Legend had it that a famous scholar of nineteenth century American literature visited my college to lecture, and someone asked him a question about Melville. He began his answer with “While I’ve never read Moby-Dick…”
At this remove, I still question the man’s scholarship and sanity—but I do admire his honesty. For writers, there’s a lot of pressure to read (or at least to have read) everything contemporary, everyone important or promising or underrated—and that’s on top of the classics we were supposed to have conquered years ago. I doubt I’m alone in sometimes feeling like a failure as a reader. I may have read Ulysses, but if I haven’t read The Goldfinch yet I can’t take part in the conversation. (People who aren’t writers always look so disappointed in me. I imagine the thought bubble as “You haven’t read The Goldfinch yet? But I thought you were a writer!”) I imagine it’s the same for English teachers and reviewers and booksellers and librarians and copy editors.
I think it’s time we follow the lead of that crackpot anti-Melville Americanist, and embrace our own reading failures. I have some I’d like to get off my chest. To wit:
- I have never read a word of Willa Cather. Although I could tell you a lot about it, I have not actually read “The Metamorphosis.” I have started, but never finished, a Pynchon novel.
- It takes me at least two minutes to remember the difference between Jacques Cousteau and Jean Cocteau. I think I’ve got it straight now that one of them was a red-hatted deep-sea explorer (or possibly some kind of pirate?) and the other was a poet who might have started a restaurant. But I could not tell you, right now, which is which.
- A French woman once asked me to name my favorite French authors, and all I could think of in that moment was Gogol. Who’s Russian.
- I cannot, for the life of me, tell Richard Bausch from Robert Bausch. I mean, this is kind of understandable.
- I count Alice Munro as one of my favorite writers, but there are entire collections I haven’t gotten to and—the insane part—have no desire to read. I have no explanation for this.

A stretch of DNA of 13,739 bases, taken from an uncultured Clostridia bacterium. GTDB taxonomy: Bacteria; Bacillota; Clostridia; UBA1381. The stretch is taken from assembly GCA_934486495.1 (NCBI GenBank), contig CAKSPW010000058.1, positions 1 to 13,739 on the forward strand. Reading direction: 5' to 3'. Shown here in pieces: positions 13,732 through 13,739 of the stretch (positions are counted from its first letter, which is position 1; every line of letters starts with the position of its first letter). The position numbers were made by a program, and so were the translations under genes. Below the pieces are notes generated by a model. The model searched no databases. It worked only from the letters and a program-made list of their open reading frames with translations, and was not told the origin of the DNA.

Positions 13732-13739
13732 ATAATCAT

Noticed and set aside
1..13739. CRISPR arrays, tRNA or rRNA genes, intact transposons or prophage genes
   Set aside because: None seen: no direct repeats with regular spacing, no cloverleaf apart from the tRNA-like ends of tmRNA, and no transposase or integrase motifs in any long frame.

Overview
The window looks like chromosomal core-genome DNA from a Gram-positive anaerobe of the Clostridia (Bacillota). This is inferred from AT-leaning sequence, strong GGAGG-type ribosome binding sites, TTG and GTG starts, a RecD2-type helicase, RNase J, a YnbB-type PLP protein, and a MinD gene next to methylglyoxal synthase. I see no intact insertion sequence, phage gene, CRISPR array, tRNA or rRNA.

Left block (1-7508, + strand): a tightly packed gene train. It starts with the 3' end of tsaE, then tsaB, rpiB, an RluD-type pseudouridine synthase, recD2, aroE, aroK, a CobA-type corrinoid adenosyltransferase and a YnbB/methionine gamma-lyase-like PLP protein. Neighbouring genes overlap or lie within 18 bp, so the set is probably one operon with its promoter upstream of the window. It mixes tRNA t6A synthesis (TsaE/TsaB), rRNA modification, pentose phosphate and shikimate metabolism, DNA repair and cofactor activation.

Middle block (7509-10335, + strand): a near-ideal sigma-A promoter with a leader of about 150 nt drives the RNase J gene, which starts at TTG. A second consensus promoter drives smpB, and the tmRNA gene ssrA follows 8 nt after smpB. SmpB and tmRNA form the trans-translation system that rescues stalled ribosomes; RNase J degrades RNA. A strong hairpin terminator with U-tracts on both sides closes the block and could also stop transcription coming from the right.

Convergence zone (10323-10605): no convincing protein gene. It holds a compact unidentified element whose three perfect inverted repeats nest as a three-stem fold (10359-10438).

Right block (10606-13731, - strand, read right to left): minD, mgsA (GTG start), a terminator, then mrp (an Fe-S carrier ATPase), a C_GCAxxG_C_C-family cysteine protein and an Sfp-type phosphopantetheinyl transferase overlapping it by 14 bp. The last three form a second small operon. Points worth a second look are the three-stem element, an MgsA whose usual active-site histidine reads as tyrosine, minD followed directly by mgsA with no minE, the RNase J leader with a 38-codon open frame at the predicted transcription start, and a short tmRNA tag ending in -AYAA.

- Sometimes, when someone says “Have you read [Very Important Novel]” I’ll nod because I think they’re just going to say one quick thing and move on; and I’m worried that if I say I haven’t, I’ll derail the conversation because they’ll spend the next hour telling my why I should read Very Important Novel. But it turns out what they want to do is discuss Very Important Novel in excruciating detail. “You know that part about the button? When she’s living in Detroit? Don’t you think that’s an homage to [Other Author I Haven’t Read]?” And then I just keep nodding and trying to change the subject, because what am I going to do, say I lied about having a read a book? Who lies about reading a book? What is this, third grade Language Arts?
- Speaking of grade school: Nearly every book report I ever wrote ended with “and I won’t tell what happens next, because I don’t want to ruin the ending for anyone.” I still have no idea how Watership Down ends.
- There was a point in my twenties when I had Jennifer Weiner confused with Jennifer Egan. This was before I’d read and fallen in love with Egan, but still. A Visit from the Goon Squad came out to rave reviews and I was like, “Hey, that chick lit woman has really branched out!”
- For some reason, I once voluntarily read The Da Vinci Code. That’s at least four irretrievable hours of my life that could have been spent on Chekhov.
- I have a tremendously hard time paying attention at public readings. I’ll attend them to support a friend or to meet an author, and I’ll buy the hell out of the book, but if I’ve ever sat behind you at a reading there’s a strong chance I know more about the back of your ears than whatever was being read.
- I have read very little Cormac McCarthy and don’t care to read any more. But I’ve found it’s not worth arguing with his fans, so sometimes I pretend to like him. Ditto for David Foster Wallace.
- I have never read The Scarlet Letter.
Of course, I know I’m not actually deficient, any more than you are, or any more than anyone who reads widely but only has ninety years on the planet. You and I could spend our whole lives reading great literature and never overlap on a single book. We’d try to converse and both come away feeling like under-read slobs. If we were lucky, we’d remember that the problem isn’t our ignorance or apathy but our embarrassment of riches.
And hey, unlike certain people I could name, I’ve actually read Moby-Dick. That has to count for something.